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Week 3 LectureOctober 2001 Metabolism Continued
Lecture Review • Metabolism Basics • Aerobic Metabolism of Organics
This Week’s Lecture • Anaerobic Respiration • nitrate (NO3-), CO2, sulfate (SO42-), ferric iron (Fe3+), organics, and others • Fermentation • Syntrophic Association During Conversion of Mixed Acid Products to Methane • Chemolithotrophy • Photosynthesis
Aerobic Respiration Overview • carbon flows to carbon dioxide • electrons flow to external acceptor • energy produced by oxidative phosphorylation through PMF
ADP GDP ATP GTP Respiration of Glucose glucose glycolysis pyruvate ½ O2 Citric Acid Cycle e- Electron Transport System H20 Electrons flow in the form of reduced dinucleotides (NADH and FADH) CO2
Question? • What happens when the environment is anoxic or anaerobic? • What is the difference between anaerobic and anoxic? • What impact does this have on organic carbon biodegradation? • What is the significance of these changes in environmental management and design?
Anaerobic Respiration • Some bacteria are capable of aerobic respiration and anaerobic respiration (aerobic is preferred due to more favorable energy production) • Other bacteria that carry out anaerobic respiration are obligate anaerobes • In either case, the electron acceptor chosen is based on maximizing free energy production for cell growth
Anaerobic (Anoxic) Respiration of Organics • Organic compounds are most often the original electron donor • Most electron acceptors are inorganics • Electron transport systems in anaerobic respiration is similar to that of aerobic metabolism
-0.50 + 0.90 Examples of Anoxic Respiration NAD+/NADH2 So/HS- • terminal electron acceptors other than oxygen used • less energy produced • carbon flow the same as in aerobic respiration CO2/CH4 SO4/S2- increasing energy production Eo’ Fumarate/Succinate NO3- /NO2- Fe3+/Fe2+ ½ O2/H20
Nitrate Reduction(Denitrification) • Conversion of nitrate (NO3-) as an electron acceptor to ammonia (NH4+) or nitrate (NO2-) • Nitrite undergoes further reduction to produce nitric oxide (NO), nitrous oxide (N2O), and nitrogen gas (N2), all of which are lost to the atmosphere • Denitrification results in a loss of nitrogen from ecosystems and is only carried out biologically by bacteria • Nitrogen removal treatment processes incorporate denitrification
Aerobic Respiration and Denitrification • During aerobic respiration, three areas where H+ is pumped out to establish PMF
Denitrification • Only two areas in ETC that pump out H+ as compared to three for aerobic respiration • Less energy generated
Methanogenesis and AcetogenesisCO2 as an electron acceptor CO2 acetogenesis methanogenesis H2 acetate • CH4
Sulfate Reduction • sulfate (SO4)reduction to sulfide (S2-)requires eight electrons • the first intermediate in this process is the production of sulfite (SO32-) and requires two electrons • conversion of sulfite to sulfide requires an additional six electrons
Why does sulfate inhibit methane formation? • Hydrogen is needed for both processes • Sulfate/sulfide (SO4/S2-) redox pair has a more positive reduction potential • How would sulfate presence in an anaerobic digester affect methane formation?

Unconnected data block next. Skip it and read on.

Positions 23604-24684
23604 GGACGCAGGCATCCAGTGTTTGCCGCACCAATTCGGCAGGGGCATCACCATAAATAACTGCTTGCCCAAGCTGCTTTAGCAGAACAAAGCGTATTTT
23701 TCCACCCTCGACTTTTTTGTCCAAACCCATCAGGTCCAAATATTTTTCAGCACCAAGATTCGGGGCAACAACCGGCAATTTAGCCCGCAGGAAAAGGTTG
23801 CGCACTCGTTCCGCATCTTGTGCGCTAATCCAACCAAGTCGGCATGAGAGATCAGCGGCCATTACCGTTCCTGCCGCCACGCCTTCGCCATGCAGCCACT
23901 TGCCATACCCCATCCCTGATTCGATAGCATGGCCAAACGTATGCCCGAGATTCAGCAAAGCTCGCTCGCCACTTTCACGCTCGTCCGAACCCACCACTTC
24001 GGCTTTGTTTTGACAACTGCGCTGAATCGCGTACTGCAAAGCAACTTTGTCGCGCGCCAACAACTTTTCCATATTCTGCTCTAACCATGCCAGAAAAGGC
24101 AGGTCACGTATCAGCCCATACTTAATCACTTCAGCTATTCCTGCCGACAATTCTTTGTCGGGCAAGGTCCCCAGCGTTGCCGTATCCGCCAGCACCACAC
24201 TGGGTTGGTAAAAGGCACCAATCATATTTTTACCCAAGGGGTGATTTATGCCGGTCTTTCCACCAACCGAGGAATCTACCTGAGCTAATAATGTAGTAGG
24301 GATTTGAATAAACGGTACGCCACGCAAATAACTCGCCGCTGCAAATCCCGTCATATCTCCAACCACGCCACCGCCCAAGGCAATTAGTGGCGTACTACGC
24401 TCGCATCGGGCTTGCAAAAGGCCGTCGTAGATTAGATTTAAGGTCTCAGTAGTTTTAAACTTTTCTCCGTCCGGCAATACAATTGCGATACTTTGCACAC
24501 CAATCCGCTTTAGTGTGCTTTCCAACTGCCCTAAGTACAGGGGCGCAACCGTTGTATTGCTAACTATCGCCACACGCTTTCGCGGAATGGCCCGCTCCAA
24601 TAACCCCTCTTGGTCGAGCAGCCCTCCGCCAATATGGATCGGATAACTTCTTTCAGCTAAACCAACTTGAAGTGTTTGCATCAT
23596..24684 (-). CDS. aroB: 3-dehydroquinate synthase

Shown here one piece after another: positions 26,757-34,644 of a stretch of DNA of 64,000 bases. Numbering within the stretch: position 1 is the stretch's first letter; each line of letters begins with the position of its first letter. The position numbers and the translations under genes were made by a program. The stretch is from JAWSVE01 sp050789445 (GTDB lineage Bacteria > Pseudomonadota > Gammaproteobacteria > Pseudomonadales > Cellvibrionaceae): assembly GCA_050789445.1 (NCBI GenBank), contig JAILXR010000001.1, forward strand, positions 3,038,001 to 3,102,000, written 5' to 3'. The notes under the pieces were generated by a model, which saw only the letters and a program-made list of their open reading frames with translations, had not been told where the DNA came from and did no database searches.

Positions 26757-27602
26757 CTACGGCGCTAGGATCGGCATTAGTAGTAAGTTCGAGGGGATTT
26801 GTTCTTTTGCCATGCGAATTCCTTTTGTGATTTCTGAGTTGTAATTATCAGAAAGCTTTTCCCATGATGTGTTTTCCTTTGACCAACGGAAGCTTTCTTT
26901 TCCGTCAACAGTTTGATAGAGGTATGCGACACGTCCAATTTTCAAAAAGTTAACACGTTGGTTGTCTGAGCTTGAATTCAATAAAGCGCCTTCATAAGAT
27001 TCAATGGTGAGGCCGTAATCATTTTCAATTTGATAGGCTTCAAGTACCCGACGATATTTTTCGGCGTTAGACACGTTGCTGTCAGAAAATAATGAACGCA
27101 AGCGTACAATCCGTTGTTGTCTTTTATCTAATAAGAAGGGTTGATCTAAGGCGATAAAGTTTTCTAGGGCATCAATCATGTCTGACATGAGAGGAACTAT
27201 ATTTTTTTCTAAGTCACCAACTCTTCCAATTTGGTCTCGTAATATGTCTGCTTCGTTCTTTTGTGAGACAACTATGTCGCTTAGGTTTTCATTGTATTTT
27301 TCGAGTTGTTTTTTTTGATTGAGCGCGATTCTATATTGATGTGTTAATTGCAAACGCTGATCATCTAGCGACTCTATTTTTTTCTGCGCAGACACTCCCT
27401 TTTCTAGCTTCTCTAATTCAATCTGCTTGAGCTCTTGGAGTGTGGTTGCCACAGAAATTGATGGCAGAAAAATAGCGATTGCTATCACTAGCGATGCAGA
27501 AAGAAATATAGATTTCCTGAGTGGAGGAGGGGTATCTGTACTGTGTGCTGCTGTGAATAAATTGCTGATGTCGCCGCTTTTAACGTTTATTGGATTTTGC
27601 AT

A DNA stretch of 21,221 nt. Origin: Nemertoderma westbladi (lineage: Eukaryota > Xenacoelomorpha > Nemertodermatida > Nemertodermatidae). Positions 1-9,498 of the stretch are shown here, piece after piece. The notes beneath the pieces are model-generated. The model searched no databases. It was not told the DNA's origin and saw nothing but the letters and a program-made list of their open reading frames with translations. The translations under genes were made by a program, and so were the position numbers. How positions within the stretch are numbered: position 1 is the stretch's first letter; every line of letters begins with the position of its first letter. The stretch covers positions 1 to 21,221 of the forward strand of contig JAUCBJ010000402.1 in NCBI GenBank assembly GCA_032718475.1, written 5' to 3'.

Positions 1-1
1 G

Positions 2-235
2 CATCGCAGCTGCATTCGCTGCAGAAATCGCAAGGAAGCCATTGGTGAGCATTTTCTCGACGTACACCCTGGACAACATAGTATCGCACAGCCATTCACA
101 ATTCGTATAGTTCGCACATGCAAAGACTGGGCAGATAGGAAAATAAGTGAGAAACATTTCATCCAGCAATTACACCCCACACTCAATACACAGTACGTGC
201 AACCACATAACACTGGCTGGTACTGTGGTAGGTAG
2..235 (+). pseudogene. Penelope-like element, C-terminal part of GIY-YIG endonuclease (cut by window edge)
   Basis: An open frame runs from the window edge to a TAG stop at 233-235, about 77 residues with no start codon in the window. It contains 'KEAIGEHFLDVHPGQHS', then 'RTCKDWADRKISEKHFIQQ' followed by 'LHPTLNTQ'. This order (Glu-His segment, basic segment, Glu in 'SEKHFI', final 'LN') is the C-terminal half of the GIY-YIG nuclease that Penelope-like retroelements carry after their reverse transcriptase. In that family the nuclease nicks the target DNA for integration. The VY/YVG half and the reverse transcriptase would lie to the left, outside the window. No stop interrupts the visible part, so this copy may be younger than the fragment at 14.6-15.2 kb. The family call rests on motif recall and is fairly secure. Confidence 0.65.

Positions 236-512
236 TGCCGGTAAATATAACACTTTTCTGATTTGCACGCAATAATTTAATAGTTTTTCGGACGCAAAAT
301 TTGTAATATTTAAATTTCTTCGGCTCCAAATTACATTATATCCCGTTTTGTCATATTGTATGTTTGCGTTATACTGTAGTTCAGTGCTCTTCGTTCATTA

Iron Reduction • Ferric iron (Fe3+) reduction to ferrous iron (Fe2+) • Relatively large positive Eo’ indicates that Fe3+ is an attractive electron acceptor • Ferrous iron is much more soluble and this process has been used in mining iron ore • Because of the high concentrations of iron in some groundwaters, iron reduction is a common reaction in groundwater remediation • Very little Fe3+ in surface waters at neutral pH
Other Metals as Electron Acceptors • Mn+4 to Mn+2 • important in drinking water and groundwater systems • Cr+6 to Cr+3 • Cr+3 much less toxic and soluble and is precipitated out • AsO43- to AsO33- • mining wastes • SeO42- to SeO42- • major problem in agriculture lands in California
If there are no external electron acceptors?? • Suppose there are no electron acceptors like nitrate, various metals, etc. • What happens to the electrons associated with the organic carbon that is oxidized? • How do cells handle this condition? • What is this called?
Fermentation • organic compounds serve as both e donor and acceptor • no externally supplied e donor • oxidized and reduced products formed • carbohydrates are primary fermentable substrates • ATP production occurs via substrate level phosphorylation
Fermentation • Fermentation reactions are important in: • wastewater treatment processes • phosphorus removal • sludge digestion • BOD removal • wetland systems, especially in bottom • sediments (PCB dechlorination) • agricultural management plans for manure • landfill leachate management
Fermentation Carbon and Energy Flow Organic Compound e donor intermediate P intermediate ~P substrate level phosphorylation ADP electron carrier ATP Oxidized Organic intermediate e acceptor Reduced Organic fermentation product
NADH NAD+ NAD+ NADH NADH NAD+ Pyruvic Acid Fermentation organics ADP ATP pyruvic acid acetaldehyde + CO2 lactic acid mixed acids ethanol
pyruvic acid butyric acid propionic acid formic acid acetic acid CO2 H2 Mixed Acid Fermentation Complex Organics
Mixed Acid Fermentation • important in the breakdown of organic compounds in anaerobic environments • primary products are organic acids, carbon dioxide, and hydrogen
Conversion of Mixed Acid Fermentation Products to Methane • acetic acid and carbon dioxide are converted to methane in anaerobic environments • hydrogen is consumed in the process • butyric and propionic acid are not converted directly to methane
CH4 CO2 Methane Formation pyruvic acid butyric acid propionic acid formic acid acetic acid H2
CH4 CO2 Methane Formation pyruvic acid butyric acid propionic acid DGo’ + DGo’ + formic acid acetic acid CH4 CO2 H2